Issue 2019-073: Nick Magnus Inter-Review
With a musical career dating back to 1976 when he joined the cult symphonic rock ensemble, The Enid, English keyboard player, composer and producer Nick Magnus has appeared with many of the progressive rock greats.
On the release of Catharsis, his sixth solo album, DPRP's Patrick McAfee re-visits some of the highlightes of Nick's career and discovers why he is still waiting for that call from Steven Spielberg.
DPRP: In the 70s, your musical career in the progressive rock scene began as a member of The Enid and then with the instrumental prog band Autumn. When did your admiration for progressive rock begin?
Nick: My initial interest in prog began when my brother (whose musical tastes I generally frowned upon) brought home Ars Longa Vita Brevis by The Nice. Around that time I was very much into Wendy Carlos: Switched On Bach and The Well Tempered Synthesiser were rarely off my turntable. So The Nice's integration of classical (especially Bach) and rock styles really hit the spot for me. It all took hold properly when schoolfriends took to marching around the playground proudly displaying Yes (Close To The Edge) and Genesis (Foxtrot) albums under their arms. Once I heard those, there was no going back! After that it was a steady diet of Gentle Giant, Greenslade, Refugee, Kayak, and many more. It was a great time for prog!
In 1978, you appeared on Spectral Mornings, the first of many Steve Hackett albums in the next twelve years in which you played a very collaborative musical role. Of the albums or songs that you recorded with Steve, do you have any particular favourites?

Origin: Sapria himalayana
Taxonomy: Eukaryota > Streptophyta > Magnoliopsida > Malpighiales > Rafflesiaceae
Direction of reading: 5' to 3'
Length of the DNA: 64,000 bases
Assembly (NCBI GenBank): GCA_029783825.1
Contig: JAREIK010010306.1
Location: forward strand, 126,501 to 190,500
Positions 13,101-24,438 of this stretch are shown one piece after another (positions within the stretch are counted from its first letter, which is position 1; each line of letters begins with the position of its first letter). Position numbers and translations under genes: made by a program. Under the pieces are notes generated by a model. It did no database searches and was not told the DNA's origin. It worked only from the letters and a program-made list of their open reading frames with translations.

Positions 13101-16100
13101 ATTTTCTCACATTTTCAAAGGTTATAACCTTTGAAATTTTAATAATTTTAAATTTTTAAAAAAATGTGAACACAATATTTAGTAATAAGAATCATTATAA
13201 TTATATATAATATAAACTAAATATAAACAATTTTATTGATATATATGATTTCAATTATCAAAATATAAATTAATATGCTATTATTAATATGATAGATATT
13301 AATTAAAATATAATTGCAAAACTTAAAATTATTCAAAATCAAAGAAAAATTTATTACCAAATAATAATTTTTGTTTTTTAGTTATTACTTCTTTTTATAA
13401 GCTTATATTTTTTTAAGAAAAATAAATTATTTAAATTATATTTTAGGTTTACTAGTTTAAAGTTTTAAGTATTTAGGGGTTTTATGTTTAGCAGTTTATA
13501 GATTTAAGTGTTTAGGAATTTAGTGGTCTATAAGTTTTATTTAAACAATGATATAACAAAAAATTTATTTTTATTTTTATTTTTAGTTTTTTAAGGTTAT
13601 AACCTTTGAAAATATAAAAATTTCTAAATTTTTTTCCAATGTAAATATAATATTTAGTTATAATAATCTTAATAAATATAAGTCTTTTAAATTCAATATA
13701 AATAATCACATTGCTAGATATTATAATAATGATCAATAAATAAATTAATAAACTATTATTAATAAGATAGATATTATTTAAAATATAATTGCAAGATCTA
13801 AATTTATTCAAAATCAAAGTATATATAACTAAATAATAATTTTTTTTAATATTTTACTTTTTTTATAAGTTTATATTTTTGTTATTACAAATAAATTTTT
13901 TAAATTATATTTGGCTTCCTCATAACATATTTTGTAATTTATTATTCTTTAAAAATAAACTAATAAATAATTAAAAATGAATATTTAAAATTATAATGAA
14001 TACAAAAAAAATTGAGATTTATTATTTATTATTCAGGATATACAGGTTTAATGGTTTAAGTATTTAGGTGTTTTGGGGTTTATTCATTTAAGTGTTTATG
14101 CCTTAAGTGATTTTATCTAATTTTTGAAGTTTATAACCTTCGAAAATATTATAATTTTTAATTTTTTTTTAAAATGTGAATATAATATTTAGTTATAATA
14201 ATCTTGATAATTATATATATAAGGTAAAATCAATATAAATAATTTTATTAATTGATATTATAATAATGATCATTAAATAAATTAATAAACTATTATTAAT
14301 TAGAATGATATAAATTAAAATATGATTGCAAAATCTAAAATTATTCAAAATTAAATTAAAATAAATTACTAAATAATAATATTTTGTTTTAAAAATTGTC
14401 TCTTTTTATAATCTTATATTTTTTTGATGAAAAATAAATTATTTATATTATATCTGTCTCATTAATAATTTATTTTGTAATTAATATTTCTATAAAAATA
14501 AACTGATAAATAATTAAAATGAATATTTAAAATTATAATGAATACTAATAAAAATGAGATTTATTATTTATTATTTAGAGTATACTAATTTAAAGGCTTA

Spectral Mornings will always be a very special album for me. Not only was I bowled over to be working with one of my all-time prog heroes, but it was my first ever professional appearance on an album. The whole experience was permeated with a magical glow that hasn't diminished with time. Defector and Highly Strung also remain firm favourites. It's hard to single out individual songs but I was delighted to have been able to re-record the updated version of Camino Royale for the Genesis Revisited II album; this time with a decent Hammond sound!
Your first few solo albums, beginning with Straight On Till Morning in 1994, were heavily instrumental recordings. With Hexameron and particularly Children of Another God, your albums moved more directly into the progressive rock field and have showcased your work with great vocalists like Pete Hicks, Tony Patterson, Tim Bowness, Andy Neve, Amanda Lehmann, and others. In fact, from a song-based and even choral perspective, vocals have become an important and impressive part of your solo work. What drove this change in musical direction from your earlier heavily-instrumental keyboard/electronic albums, and what goes into choosing who sings each track?
Straight On and the bulk of Inhaling Green came from an entirely different mindset to the albums that followed. When I did those first two albums, I was harbouring dreams of becoming a film and TV composer, and I think that mindset is clear from my writing at that time. The style is what I call "miniaturism"; short, to-the-point pieces that could conceivably be theme tunes to a TV series. Much as I loved long-form conceptual prog, I found it hard to write long pieces. Four minutes was about my limit before I ran out of steam!
The big watershed moment came when I joined forces with Dick Foster (who writes all the subsequent albums' lyrics). He suggested doing a concept piece; the three-part Inhaling Green title track. He came up with the concept, loosely based around the end of time. All of a sudden, my inner prog muse leapt into gear. It was like scoring a movie, and before I knew it the piece had expanded to over 16 minutes. From that moment on, there was only one way forward. It was a real turning point for me. The addition of lyrics and vocals on Hexameron provided what had been missing from before; characters, and a sense of narrative.
Much of my previous material was written in a vacuum, where your starting point relies solely on musical ideas, with no conceptual theme to act as a framework to build upon. In contrast, having narrative and a subject matter (much like a movie storyboard) steers you in a clear direction, opening a doorway to things you'd never have written otherwise.